Keywords

Male gender preference, Patriarchal society, Perception, Prenatal ultrasound

Introduction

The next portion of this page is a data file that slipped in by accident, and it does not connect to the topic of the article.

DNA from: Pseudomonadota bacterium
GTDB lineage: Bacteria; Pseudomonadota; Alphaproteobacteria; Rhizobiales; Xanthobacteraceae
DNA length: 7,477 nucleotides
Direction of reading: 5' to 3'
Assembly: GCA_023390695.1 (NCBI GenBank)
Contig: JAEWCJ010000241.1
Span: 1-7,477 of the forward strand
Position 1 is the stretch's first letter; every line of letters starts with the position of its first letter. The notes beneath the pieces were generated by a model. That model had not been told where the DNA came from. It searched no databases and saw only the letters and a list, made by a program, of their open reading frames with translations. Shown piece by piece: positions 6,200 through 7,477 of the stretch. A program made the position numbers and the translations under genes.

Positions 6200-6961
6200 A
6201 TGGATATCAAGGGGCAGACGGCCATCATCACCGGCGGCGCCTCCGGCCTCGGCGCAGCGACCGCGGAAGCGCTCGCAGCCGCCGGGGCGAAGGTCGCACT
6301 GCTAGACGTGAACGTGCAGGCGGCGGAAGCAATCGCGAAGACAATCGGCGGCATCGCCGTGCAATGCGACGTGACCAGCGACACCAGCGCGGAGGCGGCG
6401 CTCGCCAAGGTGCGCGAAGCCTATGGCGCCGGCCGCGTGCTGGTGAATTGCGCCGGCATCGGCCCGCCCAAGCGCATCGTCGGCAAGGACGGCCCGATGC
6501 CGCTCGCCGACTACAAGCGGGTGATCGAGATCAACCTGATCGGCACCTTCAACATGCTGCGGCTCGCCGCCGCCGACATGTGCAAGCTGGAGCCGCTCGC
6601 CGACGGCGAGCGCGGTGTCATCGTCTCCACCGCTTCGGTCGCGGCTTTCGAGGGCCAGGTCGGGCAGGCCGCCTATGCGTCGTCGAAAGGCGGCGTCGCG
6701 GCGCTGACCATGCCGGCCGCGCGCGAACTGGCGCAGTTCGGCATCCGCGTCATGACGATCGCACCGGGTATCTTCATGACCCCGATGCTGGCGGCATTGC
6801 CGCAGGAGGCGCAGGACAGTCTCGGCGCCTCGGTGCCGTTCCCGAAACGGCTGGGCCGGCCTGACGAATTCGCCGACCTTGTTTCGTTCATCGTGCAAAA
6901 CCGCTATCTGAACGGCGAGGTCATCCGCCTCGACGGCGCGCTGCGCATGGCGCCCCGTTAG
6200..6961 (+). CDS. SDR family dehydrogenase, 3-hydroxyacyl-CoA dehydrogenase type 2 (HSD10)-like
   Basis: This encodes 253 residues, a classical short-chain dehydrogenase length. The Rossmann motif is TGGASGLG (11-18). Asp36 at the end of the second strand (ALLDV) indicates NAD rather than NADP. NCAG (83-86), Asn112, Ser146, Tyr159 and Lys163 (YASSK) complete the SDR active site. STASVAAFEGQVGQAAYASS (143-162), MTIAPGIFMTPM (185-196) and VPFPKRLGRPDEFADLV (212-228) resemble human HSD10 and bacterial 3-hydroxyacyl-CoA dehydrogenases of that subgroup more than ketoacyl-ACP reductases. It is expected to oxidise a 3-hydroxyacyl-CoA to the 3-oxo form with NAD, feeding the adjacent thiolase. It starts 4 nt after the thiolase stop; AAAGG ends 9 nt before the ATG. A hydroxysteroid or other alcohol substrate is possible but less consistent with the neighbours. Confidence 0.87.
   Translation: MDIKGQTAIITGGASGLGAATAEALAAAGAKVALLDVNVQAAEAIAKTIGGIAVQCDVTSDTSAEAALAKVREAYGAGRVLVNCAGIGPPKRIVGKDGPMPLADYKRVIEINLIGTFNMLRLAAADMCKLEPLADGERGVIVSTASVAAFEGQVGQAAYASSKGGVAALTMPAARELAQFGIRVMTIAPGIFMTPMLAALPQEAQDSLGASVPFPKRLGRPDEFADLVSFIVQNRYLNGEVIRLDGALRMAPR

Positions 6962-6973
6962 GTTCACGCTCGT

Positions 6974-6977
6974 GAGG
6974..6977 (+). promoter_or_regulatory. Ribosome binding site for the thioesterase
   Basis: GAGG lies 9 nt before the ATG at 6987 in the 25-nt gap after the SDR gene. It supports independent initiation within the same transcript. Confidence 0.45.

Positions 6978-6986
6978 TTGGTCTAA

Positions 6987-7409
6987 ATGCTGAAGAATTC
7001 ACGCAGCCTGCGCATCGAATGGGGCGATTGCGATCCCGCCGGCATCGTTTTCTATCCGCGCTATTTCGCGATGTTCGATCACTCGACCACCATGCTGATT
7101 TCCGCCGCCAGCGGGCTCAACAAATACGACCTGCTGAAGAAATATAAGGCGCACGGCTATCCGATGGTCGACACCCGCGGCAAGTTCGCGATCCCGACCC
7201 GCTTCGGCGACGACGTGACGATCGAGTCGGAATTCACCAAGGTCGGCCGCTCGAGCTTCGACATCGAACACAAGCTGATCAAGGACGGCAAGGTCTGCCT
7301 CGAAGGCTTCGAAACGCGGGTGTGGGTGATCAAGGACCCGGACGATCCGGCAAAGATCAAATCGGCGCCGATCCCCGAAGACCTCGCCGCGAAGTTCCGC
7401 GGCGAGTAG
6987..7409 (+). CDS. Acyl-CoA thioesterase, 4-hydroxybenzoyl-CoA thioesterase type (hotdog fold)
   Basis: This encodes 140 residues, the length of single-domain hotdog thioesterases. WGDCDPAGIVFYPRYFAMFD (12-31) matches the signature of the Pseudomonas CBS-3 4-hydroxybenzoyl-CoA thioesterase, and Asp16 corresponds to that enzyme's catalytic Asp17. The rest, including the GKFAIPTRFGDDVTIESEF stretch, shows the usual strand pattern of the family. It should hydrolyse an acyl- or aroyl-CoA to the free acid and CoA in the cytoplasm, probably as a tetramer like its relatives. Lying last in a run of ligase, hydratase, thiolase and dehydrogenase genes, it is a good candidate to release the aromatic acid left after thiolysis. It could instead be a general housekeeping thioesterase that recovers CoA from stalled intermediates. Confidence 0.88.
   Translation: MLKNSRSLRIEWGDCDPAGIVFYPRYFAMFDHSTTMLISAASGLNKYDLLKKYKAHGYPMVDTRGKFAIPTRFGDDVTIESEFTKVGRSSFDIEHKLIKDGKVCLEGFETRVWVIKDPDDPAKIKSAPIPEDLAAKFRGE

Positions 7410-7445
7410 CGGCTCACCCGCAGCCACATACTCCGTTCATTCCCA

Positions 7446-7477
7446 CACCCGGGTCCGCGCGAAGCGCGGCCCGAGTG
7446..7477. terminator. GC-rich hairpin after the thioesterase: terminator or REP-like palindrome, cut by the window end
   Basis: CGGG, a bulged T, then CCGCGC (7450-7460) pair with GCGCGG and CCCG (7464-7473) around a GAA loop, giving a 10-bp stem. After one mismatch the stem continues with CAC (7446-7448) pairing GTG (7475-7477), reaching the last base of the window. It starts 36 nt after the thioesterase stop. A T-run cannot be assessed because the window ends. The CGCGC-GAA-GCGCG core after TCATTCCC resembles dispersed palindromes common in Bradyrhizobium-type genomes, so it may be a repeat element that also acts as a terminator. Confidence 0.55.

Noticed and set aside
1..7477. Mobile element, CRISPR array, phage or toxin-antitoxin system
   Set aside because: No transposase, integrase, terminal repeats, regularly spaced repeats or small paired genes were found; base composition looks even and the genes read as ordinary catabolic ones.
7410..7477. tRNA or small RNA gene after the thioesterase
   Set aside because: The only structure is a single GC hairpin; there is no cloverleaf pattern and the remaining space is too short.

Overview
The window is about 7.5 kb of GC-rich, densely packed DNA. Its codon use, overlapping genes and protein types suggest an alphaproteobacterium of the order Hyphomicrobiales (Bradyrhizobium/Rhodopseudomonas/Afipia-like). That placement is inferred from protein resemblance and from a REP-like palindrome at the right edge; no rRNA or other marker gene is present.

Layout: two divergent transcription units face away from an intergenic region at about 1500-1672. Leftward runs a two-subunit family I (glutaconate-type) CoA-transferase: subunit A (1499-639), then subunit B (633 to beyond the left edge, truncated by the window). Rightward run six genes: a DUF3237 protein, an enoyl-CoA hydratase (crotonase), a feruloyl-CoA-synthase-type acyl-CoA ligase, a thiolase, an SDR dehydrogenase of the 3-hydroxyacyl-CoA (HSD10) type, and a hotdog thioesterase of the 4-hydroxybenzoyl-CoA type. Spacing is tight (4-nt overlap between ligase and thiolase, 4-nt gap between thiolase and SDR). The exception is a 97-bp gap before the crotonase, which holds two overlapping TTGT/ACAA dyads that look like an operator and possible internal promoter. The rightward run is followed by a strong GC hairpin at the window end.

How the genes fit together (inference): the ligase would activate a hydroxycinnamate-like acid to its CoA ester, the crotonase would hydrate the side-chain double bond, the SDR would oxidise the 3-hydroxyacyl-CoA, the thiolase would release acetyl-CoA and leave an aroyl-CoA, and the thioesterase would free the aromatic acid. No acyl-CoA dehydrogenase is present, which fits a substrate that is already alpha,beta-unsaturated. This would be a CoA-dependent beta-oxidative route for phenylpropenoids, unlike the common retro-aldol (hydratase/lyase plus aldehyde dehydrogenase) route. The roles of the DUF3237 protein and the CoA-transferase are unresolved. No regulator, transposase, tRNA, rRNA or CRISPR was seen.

Prenatal ultrasound has become an integral part of obstetric care wherever it is available. It is a simple non-invasive ultrasound imaging of the fetus and other contents of the uterus. Sonography is usually requested in pregnancy for medical reasons, but non-medical fetal ultrasound is now being promoted by some businesses.[1] Non-medical fetal ultrasound is defined as using ultrasound to view, take a picture or determine the gender of a fetus without a medical indication.[1] Even though, non-medical fetal ultrasound is considered ethically unjustified,[1] it has continued to grow in demand especially for fetal gender determination. This trend is principally because there are no scientifically proven harm to fetus from the procedure.[1]